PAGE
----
Filtering Unique Items from Heterogeneous Lists at Compile Time

March 20, 2022

This article is about how to filter unique items from heterogeneous lists on the type level in Haskell. This example, without further context, might look a bit esoteric by itself, but I learned a lot writing it and wanted to share the experience.

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NixOS Community Oceansprint 2021 Report

December 12, 2021

This is my trip report from the awesome NixOS community hackathon on Lanzarote. For more information please also have a look on the website:

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Setting up a C++ project environment with nix

April 17, 2019

This article explains how to quickly set up a C++ project environment with complete toolchain- and dependency management with nix. nix is a powerful package manager for Linux and other Unix systems (It is indeed a more powerful alternative to conan and docker) that makes package management reliable and reproducible. After setting up the project and playing around with it, we will parametrize the project description in order to automatically build it with different compilers and dependency library versions (GCC 7 & 8, Clang 7 & 8, lib boost 1.6.6 - 1.6.9, lib poco 1.9.0 & 1.9.1).

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Managing libraries with Nix

February 27, 2018

While learning Haskell and using its really smart library dependency management tools (cabal and stack), i realized that the C++ eco system has a problem: There are no handy established tools that let the developer declare which libraries (and versions) are required for a project which can then be automatically installed in a portable way. Nix however convinced me to be more versatile and powerful than Conan and handier than Docker, Vagrant, etc. (although it’s fair to say that i am mixing use cases here a little bit!) In this article, i am going to showcase this great tool a little bit.

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Iterators are also part of the C++ zero cost abstractions

July 2, 2017

This article picks up an example operating system kernel code snippet that is written in C++, but looks like “C with classes”. I think it is a great idea to implement Embedded projects/kernels in C++ instead of C and it’s nice to see that the number of embedded system developers that use C++ is rising. Unfortunately, I see stagnation in terms of modern programming in embedded/kernel projects in the industry. After diving through the context i demonstrate how to implement a nice iterator as a zero cost abstraction that helps tidy up the code.

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C++17 STL Cookbook

June 30, 2017

This article is about the C++17 STL Cookbook, which got published this week. After about 6 months of writing, I am happy that it is out the door and hope it helps and inspires its readers to write modern C++ code.

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A reinterpret_cast Trap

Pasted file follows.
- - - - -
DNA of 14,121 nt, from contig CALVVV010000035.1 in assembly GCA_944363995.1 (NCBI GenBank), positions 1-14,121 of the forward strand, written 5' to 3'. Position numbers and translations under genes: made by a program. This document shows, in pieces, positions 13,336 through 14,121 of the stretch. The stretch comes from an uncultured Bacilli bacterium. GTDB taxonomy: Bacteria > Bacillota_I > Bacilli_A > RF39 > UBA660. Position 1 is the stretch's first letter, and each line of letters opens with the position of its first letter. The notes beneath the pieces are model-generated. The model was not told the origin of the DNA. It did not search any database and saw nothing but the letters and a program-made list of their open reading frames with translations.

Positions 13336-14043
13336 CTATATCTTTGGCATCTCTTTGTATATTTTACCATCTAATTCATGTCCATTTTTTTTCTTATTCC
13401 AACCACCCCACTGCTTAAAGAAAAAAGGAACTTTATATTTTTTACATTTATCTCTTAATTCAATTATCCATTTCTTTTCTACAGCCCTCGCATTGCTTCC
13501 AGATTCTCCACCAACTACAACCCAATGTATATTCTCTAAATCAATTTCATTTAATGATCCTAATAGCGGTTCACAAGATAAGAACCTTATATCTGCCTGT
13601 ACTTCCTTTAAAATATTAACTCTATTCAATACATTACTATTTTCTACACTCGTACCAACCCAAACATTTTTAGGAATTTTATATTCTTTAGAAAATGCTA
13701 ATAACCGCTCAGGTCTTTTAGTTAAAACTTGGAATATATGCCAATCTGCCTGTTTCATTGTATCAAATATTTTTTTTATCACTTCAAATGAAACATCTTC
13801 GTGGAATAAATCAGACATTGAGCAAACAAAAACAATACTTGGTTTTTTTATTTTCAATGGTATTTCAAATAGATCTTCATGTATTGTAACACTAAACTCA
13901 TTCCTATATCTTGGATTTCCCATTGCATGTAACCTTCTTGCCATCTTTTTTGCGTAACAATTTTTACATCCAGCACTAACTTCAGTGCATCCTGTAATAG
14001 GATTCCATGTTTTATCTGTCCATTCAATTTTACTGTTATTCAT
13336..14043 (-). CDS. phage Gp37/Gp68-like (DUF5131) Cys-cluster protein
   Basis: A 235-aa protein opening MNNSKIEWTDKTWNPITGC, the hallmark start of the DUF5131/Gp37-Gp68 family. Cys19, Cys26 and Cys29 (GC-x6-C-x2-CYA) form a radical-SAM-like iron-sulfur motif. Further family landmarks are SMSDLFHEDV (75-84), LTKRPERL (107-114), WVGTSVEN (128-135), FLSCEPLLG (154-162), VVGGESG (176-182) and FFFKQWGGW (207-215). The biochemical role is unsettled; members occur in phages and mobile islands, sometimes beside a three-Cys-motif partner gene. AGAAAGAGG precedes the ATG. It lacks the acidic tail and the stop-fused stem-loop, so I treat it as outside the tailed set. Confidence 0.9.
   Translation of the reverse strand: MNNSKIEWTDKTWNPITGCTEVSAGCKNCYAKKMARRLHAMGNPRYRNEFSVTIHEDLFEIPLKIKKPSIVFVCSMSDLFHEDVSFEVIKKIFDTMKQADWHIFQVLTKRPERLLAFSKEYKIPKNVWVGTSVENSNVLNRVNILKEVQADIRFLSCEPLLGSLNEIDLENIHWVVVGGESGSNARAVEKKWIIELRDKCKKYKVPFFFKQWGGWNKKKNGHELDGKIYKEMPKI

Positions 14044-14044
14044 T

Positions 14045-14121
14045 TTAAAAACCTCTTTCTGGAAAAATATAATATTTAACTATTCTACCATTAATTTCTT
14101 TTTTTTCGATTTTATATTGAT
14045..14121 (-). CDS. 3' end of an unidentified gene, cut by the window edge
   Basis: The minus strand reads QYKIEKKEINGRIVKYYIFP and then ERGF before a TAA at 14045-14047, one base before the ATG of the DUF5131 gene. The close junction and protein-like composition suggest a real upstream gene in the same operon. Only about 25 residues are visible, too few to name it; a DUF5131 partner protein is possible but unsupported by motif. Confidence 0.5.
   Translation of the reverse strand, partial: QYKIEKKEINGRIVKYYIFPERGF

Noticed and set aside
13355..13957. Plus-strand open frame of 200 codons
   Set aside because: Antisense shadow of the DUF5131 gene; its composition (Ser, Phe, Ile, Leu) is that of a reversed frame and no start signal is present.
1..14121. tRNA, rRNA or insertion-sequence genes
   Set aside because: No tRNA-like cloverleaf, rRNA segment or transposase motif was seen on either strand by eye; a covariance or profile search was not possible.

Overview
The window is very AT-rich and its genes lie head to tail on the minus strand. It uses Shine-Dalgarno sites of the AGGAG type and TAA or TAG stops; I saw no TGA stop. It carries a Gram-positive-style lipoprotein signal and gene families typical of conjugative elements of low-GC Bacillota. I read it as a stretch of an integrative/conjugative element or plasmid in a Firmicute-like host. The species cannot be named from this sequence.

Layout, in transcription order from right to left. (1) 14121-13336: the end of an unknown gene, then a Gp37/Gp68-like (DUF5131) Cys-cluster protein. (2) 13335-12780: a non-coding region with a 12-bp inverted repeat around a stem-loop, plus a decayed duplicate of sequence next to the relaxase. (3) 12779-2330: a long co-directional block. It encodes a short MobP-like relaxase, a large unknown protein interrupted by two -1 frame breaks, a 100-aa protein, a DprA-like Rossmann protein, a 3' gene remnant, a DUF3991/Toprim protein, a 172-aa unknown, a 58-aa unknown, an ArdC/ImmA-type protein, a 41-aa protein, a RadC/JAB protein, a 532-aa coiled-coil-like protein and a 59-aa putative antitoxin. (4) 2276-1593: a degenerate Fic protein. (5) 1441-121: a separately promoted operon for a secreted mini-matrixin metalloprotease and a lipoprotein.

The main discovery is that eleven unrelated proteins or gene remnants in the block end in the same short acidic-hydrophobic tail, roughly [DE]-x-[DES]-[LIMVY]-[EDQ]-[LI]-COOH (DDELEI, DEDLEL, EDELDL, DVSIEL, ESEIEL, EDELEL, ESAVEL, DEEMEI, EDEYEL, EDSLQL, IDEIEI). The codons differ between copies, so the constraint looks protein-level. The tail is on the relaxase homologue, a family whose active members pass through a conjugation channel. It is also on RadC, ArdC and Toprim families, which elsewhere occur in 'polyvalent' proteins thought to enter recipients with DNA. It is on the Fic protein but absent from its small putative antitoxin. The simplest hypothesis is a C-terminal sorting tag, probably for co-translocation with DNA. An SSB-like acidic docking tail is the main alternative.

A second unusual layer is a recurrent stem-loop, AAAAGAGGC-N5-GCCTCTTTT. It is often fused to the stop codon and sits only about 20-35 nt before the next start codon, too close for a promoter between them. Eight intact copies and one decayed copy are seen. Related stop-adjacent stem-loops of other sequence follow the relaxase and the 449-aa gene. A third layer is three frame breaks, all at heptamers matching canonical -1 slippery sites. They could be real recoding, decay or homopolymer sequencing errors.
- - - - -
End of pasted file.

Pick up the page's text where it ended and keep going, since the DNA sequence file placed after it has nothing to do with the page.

January 22, 2017

Sometimes, casting is just inevitable. And then there’s even not much science behind it, at least it seems so. Once some address is provided in a variable of the right size, a typed pointer can be casted out of it, and then the object can be accessed via its members and methods as usual. In some situations it is really easy to get the casting wrong, leading to interesting bugs. This article describes an example situation and a proper fix.

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Python Style printf for C++ with pprintpp

November 5, 2016

The C++ STL comes with stream style character output, which is an alternative to the classic printf like format function collection of the C library. For different reasons, some C++ programmers still stick to printf like formatting. This article demonstrates the pprintpp (open source, and available on Github) library, which tries to make printf use comfortable and safe while avoiding any runtime overhead.

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Do Not Fear Recursion

September 11, 2016

There are a lot of algorithms which can be implemented using recursive or iterative style. Actually, everything can be implemented in both styles. For a lot of algorithms, the recursive version is simpler to read, write, and understand. But nevertheless, programmers know, that recursive functions burden a lot of memory consumption, because there is usually a call instruction per recursive call, which puts another call frame on the stack. Interestingly, this is not true for some special cases.

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Wrapping Algorithms into Iterators

September 4, 2016

Sometimes there is the requirement to generate a range of numbers from some algorithm. Be it a simple range of increasing numbers, or only odd numbers, or only primes, or whatever. Some calculations can be optimized by memorizing some values for the calculation of the next number, just as this applies for fibonacci numbers. This article shows how to wrap such calculations into iterators in order to have performant, and nicely encapsulated algorithms.

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